Where to get it? Again, it’s probably conferences dedicated to the topic and meetings with core/Internet banking vendors.3. Collaborative Software 2.0. We all have seen how specific pieces of software can produce a huge benefit when everybody commits to using it. (Can anybody remember how we scheduled meetings before group calendars arrived on the scene? Or how it would work – or not – if only 75% of the bank managers used it?) The next round of collaborative software has huge promise to automate workflow, decision making and plain old exchanging of ideas. Microsoft SharePoint is just one example of a platform that some banks have already used very creatively for workflow and information sharing. However, it will not work just because the technology is way cool. It will work when somebody that understands how to apply it to particular business needs can quantify the benefit to employees.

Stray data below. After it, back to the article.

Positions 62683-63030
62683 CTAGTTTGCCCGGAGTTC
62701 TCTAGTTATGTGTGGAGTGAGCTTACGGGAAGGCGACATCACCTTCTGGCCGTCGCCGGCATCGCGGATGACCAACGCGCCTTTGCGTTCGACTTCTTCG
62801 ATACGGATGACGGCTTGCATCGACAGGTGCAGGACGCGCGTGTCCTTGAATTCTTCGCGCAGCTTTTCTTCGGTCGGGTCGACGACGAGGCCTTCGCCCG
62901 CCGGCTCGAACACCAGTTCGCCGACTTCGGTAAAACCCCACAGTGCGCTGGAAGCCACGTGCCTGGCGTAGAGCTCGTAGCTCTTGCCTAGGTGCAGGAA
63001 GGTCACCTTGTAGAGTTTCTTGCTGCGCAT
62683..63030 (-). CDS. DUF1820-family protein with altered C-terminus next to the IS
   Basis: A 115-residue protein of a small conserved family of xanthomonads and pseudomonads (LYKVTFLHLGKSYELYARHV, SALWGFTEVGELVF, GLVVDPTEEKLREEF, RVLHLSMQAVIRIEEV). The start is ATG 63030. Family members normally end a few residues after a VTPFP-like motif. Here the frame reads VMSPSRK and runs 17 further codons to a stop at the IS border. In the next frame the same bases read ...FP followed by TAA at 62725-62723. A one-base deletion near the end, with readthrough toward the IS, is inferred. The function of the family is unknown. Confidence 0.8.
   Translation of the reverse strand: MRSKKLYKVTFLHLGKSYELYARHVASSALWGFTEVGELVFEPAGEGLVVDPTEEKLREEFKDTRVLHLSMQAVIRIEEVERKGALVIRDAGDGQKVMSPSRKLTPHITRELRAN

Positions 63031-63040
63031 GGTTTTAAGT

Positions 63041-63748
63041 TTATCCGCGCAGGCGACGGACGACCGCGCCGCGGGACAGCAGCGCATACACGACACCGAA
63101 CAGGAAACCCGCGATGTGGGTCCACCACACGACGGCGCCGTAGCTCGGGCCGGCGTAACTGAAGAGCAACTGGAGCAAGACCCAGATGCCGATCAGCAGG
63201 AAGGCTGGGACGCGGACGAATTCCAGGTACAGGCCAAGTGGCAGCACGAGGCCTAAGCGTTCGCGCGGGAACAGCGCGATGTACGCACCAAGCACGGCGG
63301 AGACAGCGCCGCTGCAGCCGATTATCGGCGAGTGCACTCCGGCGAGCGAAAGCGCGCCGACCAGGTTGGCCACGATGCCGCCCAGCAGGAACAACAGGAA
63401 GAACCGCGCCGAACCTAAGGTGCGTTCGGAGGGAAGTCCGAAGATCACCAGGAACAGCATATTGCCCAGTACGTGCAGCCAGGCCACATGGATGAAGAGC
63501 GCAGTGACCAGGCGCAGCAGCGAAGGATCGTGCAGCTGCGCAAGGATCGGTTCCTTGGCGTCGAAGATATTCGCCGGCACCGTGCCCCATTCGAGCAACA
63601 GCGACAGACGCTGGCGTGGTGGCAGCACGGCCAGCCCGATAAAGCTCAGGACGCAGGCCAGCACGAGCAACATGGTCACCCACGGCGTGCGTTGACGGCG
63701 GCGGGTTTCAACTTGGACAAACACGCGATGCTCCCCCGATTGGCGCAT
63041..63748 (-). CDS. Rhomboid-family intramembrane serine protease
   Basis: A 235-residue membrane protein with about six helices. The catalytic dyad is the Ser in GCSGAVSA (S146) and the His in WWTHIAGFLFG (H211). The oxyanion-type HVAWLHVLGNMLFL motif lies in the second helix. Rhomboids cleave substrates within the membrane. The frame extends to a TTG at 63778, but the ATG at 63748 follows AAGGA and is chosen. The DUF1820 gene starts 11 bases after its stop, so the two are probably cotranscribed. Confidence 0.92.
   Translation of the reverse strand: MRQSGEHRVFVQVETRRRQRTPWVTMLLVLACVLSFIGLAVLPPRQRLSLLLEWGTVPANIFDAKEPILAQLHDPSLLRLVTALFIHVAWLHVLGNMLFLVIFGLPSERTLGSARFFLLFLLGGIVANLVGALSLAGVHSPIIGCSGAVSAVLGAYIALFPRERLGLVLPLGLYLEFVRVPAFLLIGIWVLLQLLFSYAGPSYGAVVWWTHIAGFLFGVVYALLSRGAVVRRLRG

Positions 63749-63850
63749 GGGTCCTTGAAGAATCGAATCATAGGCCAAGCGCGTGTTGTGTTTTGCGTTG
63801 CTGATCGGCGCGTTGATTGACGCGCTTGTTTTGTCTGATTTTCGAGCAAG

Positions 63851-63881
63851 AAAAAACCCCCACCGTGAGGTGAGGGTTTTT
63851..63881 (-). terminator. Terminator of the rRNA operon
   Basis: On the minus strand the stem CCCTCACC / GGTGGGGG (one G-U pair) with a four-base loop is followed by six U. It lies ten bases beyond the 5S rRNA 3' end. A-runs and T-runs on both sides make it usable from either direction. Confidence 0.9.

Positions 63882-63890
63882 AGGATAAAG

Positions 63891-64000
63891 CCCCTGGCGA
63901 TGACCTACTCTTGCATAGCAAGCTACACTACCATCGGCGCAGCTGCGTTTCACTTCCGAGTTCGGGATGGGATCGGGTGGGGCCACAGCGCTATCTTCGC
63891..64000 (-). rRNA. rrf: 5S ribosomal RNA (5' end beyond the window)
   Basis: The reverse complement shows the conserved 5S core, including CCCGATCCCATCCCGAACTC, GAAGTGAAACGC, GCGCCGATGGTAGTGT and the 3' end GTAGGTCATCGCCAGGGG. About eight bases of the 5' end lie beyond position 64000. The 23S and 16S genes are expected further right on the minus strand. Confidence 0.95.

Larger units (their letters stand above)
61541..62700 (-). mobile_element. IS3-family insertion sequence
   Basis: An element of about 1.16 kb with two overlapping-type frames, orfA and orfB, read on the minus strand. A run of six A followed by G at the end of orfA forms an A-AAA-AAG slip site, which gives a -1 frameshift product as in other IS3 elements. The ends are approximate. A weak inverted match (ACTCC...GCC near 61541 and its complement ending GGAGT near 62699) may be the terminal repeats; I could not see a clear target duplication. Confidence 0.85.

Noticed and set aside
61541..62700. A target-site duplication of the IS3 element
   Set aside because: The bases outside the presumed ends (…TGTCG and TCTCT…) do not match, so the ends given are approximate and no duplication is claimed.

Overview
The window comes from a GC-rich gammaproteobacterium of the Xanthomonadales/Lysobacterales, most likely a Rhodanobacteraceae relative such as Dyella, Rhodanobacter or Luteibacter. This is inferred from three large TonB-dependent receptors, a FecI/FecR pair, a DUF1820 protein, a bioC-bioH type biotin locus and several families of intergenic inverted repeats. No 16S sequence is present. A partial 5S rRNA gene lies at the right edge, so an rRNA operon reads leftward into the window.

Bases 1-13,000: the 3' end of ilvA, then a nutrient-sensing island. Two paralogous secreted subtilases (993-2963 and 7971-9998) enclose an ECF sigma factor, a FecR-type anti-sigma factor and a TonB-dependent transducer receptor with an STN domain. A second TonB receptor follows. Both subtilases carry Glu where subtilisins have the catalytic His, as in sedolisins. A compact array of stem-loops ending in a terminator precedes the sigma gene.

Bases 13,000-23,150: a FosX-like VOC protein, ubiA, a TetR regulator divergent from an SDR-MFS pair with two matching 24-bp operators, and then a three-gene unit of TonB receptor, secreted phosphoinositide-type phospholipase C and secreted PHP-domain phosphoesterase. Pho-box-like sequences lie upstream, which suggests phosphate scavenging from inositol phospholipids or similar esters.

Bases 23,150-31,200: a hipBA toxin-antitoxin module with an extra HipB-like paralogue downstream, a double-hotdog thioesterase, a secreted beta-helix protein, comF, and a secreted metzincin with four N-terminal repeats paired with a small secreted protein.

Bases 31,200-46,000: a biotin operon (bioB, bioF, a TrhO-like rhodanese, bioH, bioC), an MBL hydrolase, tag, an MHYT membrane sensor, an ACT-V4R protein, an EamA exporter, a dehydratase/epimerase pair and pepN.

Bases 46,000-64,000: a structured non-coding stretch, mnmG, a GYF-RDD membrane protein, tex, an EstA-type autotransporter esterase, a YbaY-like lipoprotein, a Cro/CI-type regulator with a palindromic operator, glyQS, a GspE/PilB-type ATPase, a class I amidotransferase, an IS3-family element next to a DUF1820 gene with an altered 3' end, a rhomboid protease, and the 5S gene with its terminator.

Where to get it? Probably from vendors via conferences and other education opportunities, then peers for success stories.
4. Project Resource Management. Many IT managers are struggling with how they assign the right number of people to the day-to-day functions and the right number of (or remaining) people to projects. This is made worse by the fact that project requests are easily 200% of project capacity in IT at all times. CIOs need to understand how to properly allocate limited resources and, more importantly, get management to agree they are being well utilized.
“Now there must be a better way to educate, cause this way ain’t working like it should.
Can’t they just invent a pill or frozen concentrate
that makes you smarter … ”
—Twisted Sister, “Be Chrool To Your School”